We are at the point where boards are raising money and there are no clear rules to govern how they do so, a study has found.
“We need to find out if the boards are doing enough,” says Chris Jenson, a former CEO of a financial services company.
In the wake of the 2008 financial crisis, many financial services firms set up boards that had a strict structure and set out to create a more transparent and transparent way of operating.
But the result has been a lack of transparency and governance, according to a recent report by the National Institute of Standards and Technology (NIST) and the International Institute for Sustainable Development (IIID).
The report also found that while boards have made great strides in recent years, “it is unclear if they are following the rules that are required to be compliant.”
NIST’s findings include that: “In most cases, board members have little or no experience in their fields of responsibility; “the most common board positions are either executive-level positions or roles that involve administrative responsibilities; “(a) are relatively unfamiliar with financial products and/or services; and “(b) lack experience in the financial markets or finance.
“NIST’s report also concluded that the lack of oversight of boards “makes it difficult for them to assess the risk and reward of activities, which is particularly problematic given the high levels of risk and rewards associated with managing these risks.”
A recent study found that boards of the world’s top 200 companies had a total of 459 members.
Of these boards, only 36 were publicly traded.
“They’re so secretive and opaque, there’s really no way to have a say.” “
The problem is that boards are not transparent enough to have effective oversight,” says Jenson.
“They’re so secretive and opaque, there’s really no way to have a say.”
The report’s authors, James W. Smith and Robert A. LeBlanc, say there are “two major barriers to effective oversight” in the current board structure: “One is the lack or unwillingness of boards to make decisions on their own.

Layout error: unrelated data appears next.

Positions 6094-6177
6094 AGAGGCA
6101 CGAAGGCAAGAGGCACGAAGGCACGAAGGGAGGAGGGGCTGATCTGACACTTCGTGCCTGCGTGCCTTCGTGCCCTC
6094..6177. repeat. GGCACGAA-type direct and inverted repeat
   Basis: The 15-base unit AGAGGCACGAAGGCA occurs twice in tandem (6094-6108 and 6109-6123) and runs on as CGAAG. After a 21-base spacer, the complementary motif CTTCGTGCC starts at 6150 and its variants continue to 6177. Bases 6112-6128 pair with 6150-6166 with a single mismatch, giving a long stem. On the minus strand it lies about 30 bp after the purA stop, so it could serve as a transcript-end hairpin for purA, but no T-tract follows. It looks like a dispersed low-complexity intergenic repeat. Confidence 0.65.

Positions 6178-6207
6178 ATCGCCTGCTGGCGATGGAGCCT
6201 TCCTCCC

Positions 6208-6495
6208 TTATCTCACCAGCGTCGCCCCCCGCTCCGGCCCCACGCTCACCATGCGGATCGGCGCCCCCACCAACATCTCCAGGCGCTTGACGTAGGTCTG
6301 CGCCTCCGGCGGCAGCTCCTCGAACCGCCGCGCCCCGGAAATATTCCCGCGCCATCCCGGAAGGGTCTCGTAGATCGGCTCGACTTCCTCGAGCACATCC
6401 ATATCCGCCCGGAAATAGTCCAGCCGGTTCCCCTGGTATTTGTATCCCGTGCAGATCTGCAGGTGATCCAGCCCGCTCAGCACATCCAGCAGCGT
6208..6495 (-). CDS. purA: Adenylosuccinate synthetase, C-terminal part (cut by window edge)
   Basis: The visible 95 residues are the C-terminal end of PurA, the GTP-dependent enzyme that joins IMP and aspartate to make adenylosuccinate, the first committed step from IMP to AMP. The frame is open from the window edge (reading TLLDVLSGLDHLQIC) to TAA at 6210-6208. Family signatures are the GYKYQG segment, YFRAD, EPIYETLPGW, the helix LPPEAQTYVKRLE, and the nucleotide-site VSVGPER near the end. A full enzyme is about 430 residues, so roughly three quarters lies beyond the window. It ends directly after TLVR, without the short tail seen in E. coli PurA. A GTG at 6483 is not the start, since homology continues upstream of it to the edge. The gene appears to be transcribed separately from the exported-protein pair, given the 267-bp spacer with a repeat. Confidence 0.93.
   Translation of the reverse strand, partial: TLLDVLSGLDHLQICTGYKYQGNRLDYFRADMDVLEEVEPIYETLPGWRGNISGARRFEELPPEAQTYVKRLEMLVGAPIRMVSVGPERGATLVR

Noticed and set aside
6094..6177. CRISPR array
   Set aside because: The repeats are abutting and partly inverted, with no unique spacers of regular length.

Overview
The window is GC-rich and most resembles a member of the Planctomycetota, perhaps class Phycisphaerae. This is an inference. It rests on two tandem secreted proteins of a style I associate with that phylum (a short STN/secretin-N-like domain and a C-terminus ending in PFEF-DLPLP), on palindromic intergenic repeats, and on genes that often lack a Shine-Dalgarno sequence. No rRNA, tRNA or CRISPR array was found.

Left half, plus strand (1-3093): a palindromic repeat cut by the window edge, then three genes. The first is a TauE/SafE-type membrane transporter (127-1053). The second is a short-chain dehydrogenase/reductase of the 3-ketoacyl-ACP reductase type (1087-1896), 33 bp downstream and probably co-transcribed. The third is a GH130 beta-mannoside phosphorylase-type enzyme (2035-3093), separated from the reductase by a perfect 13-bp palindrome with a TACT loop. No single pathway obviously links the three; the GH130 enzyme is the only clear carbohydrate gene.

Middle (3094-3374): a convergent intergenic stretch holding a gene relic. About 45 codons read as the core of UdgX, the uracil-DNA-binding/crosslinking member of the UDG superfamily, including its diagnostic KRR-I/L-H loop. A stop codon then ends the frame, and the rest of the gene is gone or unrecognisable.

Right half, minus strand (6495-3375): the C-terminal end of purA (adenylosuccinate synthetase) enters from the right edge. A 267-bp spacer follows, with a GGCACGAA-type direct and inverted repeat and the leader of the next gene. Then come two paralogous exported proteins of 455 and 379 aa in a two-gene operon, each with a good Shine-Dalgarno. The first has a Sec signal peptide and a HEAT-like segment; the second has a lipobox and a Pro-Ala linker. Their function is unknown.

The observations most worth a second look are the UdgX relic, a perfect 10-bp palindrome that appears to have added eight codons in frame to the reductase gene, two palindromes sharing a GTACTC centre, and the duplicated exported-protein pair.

In fact, it is hard to imagine any board member deciding to change the policy, or even the CEO.”
Smith and LeBlan say boards must make their decisions public, but the board members themselves have the power to make those decisions.
“If you’re a board member, you have a lot of control over your fate,” Smith says.
LeBlanc says that boards need to become more transparent.
“Board members should be allowed to make their own decisions,” he says.
“When a CEO takes a position, they’re going to have to be held accountable for their actions.”
In addition, the report says, there are some significant barriers to transparency that are “often overlooked.”
“Most boards have a ‘best practice’ of how to manage risk, but that doesn’t necessarily translate into a clear policy,” Jenson says.
“Some boards have been too cautious and are just letting the risks be a reality,” he adds.
As boards are increasingly involved in business activities, they are also increasingly responsible for the costs associated with those activities, and for those costs can come at the expense of their shareholders.
The report notes that boards should consider what kind of compensation they offer their employees.
A spokesperson for the American Securities Administrators Association (ASAA) told The Huffington Post that they have no comment on the study.